European shares were fighting to hold their ground on Friday after a turbulent day for Asia markets that saw a sudden reversal in some very popular, and thus crowded, trades.
The result was a pullback in the euro, sterling, and Asian stocks and a bounce for the yen, gold and bonds. Oil prices also took a spill, though for largely separate reasons.
Europe's pan-regional FTSEurofirst 300 share index .FTEU3 struggled to fight the tide. It moved in and out of negative territory in early trading before finally gaining 0.3 percent. .EU
MSCI's broadest index of Asia-Pacific shares outside Japan .MIAPJ0000PUS had earlier shed 1 percent, with markets from Shanghai to Sydney all in the red.
The various moves seemed divorced from the news flow, which was mostly upbeat. Global manufacturing ended 2013 on a strong note as the United States, Japan and Germany all saw demand pick up. The problem was China, where a measure of activity in the services sector slipped back in December, just as one for manufacturing had on Thursday.
In currencies, the euro weakened as speculators booked profits on long positions after a strong 2013. The common currency was testing a six-week low at $1.3635 after shedding a full cent overnight.
The same forces gripped sterling, another strong performer in recent months. The pound peeled away to $1.6450 from a 28-month peak of $1.6605.
Going the other way, the yen enjoyed a short-covering bounce. Borrowing in yen to buy higher-yielding assets has been a popular trade, leaving the market vulnerable to sudden, if usually brief, reversals.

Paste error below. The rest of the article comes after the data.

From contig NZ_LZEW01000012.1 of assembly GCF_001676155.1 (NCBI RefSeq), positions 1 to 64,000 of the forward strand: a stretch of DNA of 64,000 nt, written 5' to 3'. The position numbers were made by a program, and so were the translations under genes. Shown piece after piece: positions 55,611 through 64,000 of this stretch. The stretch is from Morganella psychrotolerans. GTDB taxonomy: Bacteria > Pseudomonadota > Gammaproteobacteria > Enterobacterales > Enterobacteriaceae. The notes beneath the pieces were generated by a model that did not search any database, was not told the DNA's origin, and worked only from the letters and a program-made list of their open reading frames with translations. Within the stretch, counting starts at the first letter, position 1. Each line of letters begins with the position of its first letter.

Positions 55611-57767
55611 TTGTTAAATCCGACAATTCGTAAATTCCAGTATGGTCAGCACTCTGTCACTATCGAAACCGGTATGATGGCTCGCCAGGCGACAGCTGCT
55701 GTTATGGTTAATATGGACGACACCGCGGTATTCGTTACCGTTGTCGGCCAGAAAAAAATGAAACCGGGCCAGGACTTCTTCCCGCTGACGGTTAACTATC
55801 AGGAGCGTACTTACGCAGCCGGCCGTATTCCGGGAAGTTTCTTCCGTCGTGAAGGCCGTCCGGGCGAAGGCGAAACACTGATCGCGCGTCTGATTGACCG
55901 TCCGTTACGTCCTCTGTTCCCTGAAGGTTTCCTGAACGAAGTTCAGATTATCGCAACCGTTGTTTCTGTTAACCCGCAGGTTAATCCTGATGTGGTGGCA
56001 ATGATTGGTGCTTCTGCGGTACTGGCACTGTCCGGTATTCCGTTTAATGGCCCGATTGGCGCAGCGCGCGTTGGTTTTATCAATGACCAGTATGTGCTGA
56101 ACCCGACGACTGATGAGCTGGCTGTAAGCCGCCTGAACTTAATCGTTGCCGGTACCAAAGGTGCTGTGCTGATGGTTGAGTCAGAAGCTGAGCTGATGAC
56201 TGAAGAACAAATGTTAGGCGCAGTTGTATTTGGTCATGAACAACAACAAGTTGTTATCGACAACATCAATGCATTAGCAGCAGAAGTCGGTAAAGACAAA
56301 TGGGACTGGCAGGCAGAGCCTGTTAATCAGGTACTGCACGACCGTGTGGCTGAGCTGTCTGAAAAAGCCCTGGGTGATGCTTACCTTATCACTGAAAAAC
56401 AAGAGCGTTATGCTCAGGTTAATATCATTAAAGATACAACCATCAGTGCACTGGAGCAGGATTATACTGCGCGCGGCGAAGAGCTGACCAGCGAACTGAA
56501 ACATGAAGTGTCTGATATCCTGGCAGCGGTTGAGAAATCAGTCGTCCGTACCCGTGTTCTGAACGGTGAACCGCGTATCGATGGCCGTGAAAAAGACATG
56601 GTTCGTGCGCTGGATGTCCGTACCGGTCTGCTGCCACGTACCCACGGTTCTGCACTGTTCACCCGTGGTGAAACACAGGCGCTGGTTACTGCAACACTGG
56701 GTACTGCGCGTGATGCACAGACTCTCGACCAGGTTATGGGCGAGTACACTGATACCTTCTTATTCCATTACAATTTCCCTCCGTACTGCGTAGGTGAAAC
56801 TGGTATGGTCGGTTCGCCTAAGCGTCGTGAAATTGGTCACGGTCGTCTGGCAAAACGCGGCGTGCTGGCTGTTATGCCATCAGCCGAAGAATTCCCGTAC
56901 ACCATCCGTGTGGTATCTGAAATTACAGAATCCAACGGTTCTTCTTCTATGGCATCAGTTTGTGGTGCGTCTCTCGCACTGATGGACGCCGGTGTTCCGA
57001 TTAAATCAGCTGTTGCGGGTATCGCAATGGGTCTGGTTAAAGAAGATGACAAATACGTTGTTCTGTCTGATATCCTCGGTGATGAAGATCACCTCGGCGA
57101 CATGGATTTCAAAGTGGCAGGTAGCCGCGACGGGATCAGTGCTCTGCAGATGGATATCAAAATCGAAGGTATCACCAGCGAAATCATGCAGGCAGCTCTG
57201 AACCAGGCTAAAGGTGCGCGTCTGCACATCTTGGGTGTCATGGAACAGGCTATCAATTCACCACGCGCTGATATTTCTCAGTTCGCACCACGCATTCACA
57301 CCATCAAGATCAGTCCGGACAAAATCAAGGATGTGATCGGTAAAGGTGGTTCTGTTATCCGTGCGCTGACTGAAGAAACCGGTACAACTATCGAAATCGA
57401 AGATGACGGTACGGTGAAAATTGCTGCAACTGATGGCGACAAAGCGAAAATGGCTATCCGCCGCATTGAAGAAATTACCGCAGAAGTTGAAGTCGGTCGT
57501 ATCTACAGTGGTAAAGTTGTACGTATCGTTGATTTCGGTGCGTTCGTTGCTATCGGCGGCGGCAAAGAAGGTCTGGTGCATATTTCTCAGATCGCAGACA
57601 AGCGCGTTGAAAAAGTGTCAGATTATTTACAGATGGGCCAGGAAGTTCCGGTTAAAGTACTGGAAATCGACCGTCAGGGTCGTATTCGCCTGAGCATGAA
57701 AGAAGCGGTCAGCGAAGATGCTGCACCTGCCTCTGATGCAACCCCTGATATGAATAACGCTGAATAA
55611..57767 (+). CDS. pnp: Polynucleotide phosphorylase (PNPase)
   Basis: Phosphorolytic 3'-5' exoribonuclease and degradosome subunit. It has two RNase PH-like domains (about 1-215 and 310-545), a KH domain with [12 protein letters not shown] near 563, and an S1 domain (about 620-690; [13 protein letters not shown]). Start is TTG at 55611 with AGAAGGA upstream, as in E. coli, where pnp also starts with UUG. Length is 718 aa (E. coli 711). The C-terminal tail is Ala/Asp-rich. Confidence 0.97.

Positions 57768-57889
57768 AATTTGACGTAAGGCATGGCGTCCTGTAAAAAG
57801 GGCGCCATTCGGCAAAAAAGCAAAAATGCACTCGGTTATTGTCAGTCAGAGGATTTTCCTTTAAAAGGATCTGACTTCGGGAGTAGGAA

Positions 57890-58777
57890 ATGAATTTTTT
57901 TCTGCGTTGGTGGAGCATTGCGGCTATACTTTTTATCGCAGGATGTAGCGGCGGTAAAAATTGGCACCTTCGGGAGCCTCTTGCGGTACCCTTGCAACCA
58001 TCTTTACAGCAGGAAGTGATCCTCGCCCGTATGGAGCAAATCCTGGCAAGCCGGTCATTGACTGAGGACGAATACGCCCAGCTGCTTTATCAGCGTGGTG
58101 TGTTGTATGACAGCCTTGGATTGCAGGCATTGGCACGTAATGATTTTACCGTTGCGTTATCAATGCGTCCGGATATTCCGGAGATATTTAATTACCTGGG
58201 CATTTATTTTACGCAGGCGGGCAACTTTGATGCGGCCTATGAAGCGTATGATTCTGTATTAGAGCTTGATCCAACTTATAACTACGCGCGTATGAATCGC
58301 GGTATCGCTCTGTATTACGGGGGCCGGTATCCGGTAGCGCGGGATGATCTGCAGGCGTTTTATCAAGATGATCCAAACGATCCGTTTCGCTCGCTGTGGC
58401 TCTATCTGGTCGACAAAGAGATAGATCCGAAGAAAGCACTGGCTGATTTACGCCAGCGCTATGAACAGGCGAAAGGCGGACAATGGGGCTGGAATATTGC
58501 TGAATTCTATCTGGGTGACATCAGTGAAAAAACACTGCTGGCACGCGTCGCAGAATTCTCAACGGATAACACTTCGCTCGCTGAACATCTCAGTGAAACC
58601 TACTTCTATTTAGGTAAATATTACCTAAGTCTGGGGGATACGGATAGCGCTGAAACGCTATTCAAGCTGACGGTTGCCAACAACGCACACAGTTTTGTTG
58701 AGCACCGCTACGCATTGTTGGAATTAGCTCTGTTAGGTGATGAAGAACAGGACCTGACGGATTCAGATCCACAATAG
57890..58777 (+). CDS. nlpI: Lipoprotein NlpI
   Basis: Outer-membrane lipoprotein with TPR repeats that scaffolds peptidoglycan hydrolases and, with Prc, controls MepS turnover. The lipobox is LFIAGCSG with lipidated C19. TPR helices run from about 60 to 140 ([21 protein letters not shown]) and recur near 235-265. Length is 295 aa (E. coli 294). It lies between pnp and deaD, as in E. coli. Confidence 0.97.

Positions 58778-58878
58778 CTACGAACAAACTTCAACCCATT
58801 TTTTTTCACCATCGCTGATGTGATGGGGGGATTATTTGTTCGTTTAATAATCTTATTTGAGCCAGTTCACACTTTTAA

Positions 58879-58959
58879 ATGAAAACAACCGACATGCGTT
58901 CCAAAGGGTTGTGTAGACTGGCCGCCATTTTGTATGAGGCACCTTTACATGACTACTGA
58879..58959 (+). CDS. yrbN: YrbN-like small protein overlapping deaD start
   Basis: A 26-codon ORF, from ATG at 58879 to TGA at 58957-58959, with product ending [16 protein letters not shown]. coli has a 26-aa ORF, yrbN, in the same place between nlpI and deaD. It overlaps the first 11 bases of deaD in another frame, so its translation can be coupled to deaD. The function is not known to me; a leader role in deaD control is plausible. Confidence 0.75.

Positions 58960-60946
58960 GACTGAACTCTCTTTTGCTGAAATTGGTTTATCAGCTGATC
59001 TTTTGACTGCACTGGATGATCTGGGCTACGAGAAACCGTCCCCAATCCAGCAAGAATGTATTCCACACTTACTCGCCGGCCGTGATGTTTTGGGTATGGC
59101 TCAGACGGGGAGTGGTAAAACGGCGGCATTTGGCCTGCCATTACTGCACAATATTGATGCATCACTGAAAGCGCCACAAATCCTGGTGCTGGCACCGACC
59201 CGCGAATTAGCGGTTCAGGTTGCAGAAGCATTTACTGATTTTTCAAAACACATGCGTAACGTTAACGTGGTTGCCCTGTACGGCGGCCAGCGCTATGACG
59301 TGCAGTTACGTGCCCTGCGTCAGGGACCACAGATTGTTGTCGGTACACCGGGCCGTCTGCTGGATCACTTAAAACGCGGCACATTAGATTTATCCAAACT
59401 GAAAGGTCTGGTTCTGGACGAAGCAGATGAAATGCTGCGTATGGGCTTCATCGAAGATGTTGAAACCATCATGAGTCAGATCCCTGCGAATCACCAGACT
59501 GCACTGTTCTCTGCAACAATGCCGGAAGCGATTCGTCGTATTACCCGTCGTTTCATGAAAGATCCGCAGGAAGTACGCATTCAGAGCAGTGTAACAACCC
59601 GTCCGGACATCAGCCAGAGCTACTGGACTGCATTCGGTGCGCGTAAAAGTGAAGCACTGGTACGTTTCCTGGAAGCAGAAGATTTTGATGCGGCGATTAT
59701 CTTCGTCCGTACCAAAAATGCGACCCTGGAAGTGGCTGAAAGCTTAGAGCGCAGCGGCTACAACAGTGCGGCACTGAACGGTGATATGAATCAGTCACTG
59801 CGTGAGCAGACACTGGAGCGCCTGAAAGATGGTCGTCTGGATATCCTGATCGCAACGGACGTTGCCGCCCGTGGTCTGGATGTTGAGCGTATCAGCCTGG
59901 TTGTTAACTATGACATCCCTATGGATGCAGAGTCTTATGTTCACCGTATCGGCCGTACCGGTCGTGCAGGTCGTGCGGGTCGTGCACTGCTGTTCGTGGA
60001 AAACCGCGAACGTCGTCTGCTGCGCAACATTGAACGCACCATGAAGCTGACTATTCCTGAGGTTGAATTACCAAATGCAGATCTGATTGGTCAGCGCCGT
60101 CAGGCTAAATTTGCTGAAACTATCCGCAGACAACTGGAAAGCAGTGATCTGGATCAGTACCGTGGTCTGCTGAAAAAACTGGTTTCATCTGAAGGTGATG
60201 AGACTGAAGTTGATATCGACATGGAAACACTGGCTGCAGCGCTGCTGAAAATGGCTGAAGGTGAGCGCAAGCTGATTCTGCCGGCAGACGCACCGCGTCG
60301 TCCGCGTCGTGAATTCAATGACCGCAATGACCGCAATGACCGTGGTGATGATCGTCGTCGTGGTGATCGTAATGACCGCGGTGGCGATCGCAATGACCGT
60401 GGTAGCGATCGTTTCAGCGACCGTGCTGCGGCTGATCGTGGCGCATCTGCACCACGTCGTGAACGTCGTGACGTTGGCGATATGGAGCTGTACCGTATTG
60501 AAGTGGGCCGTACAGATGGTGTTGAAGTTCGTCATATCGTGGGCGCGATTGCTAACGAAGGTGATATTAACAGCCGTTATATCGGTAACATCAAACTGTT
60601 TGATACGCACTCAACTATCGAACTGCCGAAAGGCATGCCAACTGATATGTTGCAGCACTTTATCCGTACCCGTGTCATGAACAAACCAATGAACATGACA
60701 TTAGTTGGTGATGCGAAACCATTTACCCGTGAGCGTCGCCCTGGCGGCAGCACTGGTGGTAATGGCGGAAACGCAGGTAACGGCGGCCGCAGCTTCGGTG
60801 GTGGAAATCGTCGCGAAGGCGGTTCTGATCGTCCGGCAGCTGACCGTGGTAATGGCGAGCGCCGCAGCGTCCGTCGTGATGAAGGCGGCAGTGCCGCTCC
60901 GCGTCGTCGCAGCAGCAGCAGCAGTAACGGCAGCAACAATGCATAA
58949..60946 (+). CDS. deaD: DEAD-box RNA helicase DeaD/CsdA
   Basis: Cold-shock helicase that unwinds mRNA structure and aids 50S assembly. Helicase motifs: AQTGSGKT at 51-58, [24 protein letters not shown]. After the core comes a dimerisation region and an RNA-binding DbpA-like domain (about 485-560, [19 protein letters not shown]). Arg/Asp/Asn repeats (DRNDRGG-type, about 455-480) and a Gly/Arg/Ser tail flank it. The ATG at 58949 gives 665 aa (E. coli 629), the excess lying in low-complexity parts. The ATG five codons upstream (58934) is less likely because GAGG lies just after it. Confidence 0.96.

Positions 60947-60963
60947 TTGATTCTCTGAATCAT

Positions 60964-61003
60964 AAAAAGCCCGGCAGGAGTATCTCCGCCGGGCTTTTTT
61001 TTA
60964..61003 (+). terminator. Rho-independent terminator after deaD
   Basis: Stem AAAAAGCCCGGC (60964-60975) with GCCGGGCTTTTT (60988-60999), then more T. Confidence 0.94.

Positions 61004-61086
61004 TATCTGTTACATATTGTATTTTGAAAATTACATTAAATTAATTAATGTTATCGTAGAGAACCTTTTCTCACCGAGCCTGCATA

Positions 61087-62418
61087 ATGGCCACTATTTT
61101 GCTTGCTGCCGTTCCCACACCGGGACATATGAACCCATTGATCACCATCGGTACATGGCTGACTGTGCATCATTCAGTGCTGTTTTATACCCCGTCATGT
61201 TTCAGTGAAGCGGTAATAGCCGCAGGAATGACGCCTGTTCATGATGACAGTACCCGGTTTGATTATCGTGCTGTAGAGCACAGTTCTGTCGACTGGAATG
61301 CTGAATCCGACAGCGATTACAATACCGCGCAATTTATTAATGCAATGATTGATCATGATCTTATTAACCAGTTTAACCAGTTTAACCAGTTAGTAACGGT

In this case, the dollar came off to 104.20 yen after rising as high as 105.44 on Thursday, its strongest since October 2008. The euro retreated to 142.10 yen from a peak of 145.12 on Thursday.
"The yen is strong because it remains the major currency market's best proxy for risk, so when you have a strong correction lower in risk appetite that sees the yen supported," said John Hardy head of FX strategy for Saxo bank in Copenhagen. "I suspect it is a bit of a knee-jerk consolidation at the start of the year, but it is interesting that it started that way
Another source of anxiety in Asia had been Thailand. Growing political uncertainty lopped another 0.5 percent off stocks, after a 5 percent decline on Thursday .SETI. The Thai currency also took a bath, hitting its lowest since early 2010 at 33.03 per dollar.
The short-covering theme meanwhile extended to U.S. Treasury debt, which has been under pressure for pretty much all of the past two months. Yields on the 10-year note dipped to 2.97 percent from a top of 3.04 percent, which had been the highest since mid-2011.
German and other top-rated European government bonds mirrored the moves as they opened.
Gold was another beaten-down asset to get a reprieve, along with silver and platinum. Bullion had swung up to $1,233 after the early flurry of trading in London, from as low as $1,183.80 early in the week.
"Positive bullion prices in reaction to the decline in equities may set the tone for 2014 and reinforce the negative correlation between the two," HSBC analysts said in a note.
Oil prices steadied after taking a fall on Thursday as Libya prepared to restart a major oilfield and on speculation of a sharp rise in crude stockpiles in the United States.
Brent crude edged up 70 cents to $108.50 a barrel but that followed a drop of $2.98 on Thursday. U.S. crude was up 19 cents at $95.60, after shedding almost $5 the day before.